Government ramps up preparations for no-deal Brexit

Varadkar says Ireland will not make plans public until appropriate to do so

Tánaiste and Minister for Foreign Affairs and Trade Simon Coveney 	with students at Loreto Letterkenny: “All Government departments must give full priority to activating their plans for a no-deal or disorderly Brexit.”  Photograph: Julien Behal

Tánaiste and Minister for Foreign Affairs and Trade Simon Coveney with students at Loreto Letterkenny: “All Government departments must give full priority to activating their plans for a no-deal or disorderly Brexit.” Photograph: Julien Behal

 

The Government is to intensify its preparations for a no-deal Brexit in response to events in London, but much of the planning will not be made public at this stage, leading Government figures said yesterday.

Tánaiste and Minister for Foreign Affairs Simon Coveney briefed the Cabinet on preparations on Tuesday and Ministers resolved that planning for a no-deal outcome would now become the chief priority in all Government departments.

“In terms of moving to implementation of no-deal planning, it will become ‘Topic A’ across the whole of government and will be the priority of every Minister and secretary general,” Mr Coveney writes in today’s Irish Times.

“All Government departments must give full priority to activating their plans for a no-deal or disorderly Brexit.”

The Government spokesman last night said that that the Government had been planning for two-scenarios – a two-four year transition period and a no-deal outcome. “The no-deal scenario . . . will now take priority,” he said in a statement.

‘No-deal deal’

The spokesman declined to be drawn on the details of Government preparations or on the Taoiseach’s recent suggestion in the Dáil that a temporary “no-deal deal” could be negotiated if the UK was to leave the EU next March without agreement.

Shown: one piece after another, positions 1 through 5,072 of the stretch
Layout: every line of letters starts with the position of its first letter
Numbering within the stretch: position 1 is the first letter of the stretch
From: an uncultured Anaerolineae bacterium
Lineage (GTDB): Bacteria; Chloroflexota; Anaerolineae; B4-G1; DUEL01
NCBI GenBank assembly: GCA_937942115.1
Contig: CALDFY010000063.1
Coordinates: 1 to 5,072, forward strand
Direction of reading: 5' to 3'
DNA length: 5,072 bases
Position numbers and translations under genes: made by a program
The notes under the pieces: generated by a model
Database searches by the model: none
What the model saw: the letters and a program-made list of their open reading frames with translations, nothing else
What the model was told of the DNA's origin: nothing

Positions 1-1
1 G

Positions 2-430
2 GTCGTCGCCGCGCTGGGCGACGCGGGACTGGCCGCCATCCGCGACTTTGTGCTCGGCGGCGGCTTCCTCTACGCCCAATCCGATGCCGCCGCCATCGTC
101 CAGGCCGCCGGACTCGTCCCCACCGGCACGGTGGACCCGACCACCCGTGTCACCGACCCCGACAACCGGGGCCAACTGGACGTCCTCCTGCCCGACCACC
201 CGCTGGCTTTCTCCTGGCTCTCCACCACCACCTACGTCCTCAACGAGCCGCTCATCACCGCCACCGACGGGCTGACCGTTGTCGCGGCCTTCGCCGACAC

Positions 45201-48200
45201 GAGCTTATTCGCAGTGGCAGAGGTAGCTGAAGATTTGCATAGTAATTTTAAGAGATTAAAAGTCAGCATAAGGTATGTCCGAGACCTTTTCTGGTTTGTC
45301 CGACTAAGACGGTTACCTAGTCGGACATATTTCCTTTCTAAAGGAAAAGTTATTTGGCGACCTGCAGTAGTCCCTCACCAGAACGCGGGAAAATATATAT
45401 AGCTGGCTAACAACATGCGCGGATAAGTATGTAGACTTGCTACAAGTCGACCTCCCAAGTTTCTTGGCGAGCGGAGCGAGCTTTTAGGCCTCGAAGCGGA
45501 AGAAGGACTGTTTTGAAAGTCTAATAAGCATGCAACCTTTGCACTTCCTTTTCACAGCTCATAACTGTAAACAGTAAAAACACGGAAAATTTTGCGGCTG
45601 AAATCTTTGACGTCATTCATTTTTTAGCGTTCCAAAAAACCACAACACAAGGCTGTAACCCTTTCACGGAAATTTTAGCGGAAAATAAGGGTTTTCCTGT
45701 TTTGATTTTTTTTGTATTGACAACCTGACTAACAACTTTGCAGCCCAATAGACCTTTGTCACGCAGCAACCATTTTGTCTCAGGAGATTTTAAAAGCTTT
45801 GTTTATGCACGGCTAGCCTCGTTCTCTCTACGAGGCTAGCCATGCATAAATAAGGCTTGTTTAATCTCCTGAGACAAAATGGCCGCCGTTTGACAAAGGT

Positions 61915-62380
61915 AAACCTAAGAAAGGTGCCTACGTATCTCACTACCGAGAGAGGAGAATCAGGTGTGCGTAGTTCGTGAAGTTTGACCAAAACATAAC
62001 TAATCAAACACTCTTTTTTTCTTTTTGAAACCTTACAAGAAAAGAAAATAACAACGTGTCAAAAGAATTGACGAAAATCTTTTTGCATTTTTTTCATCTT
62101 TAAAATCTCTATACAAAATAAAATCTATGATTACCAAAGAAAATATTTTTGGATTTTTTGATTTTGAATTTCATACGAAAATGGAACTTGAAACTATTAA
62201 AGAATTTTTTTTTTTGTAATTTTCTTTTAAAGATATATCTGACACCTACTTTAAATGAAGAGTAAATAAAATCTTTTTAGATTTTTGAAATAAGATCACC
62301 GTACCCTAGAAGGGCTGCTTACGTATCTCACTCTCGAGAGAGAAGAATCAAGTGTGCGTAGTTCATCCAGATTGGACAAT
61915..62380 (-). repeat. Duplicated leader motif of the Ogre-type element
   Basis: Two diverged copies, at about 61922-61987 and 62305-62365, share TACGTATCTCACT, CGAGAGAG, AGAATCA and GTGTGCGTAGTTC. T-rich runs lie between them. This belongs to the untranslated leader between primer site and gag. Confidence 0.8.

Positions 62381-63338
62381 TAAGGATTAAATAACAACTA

He said the Government had not and would not make any preparations for a hard border in the event of a no-deal, but would not say how the Government hoped to avoid a hard border in the event of a British departure without agreement at the end of next March.

In the Dáil, the Taoiseach said the British government could avoid such an outcome by revoking article 50.

Lack of preparation

Fianna Fáil leader Micheál Martin questioned the Taoiseach on the Government’s preparations and called on him to publish all plans for a no-deal Brexit. He pointed to the lack of preparation by businesses in Ireland in the event of the UK crashing out of the EU and said that people should have been informed earlier about the possibility of a no deal.

Mr Varadkar said the Government would reveal plans when it was appropriate. He rejected calls from Sinn Féin leader Mary Lou McDonald to include pushing for a referendum on a united Ireland as part of its Brexit preparations.

Ms McDonald said given that UK prime minister Theresa May had opted to delay a Westminster vote on the agreement, the only contingency plan the Government should be working on was to prepare for constitutional transition for the North.

Mr Varadkar called her stance “destructive and disruptive” and suggested that Sinn Féin wanted to benefit from the political unrest in the North that a no-deal outcome would entail.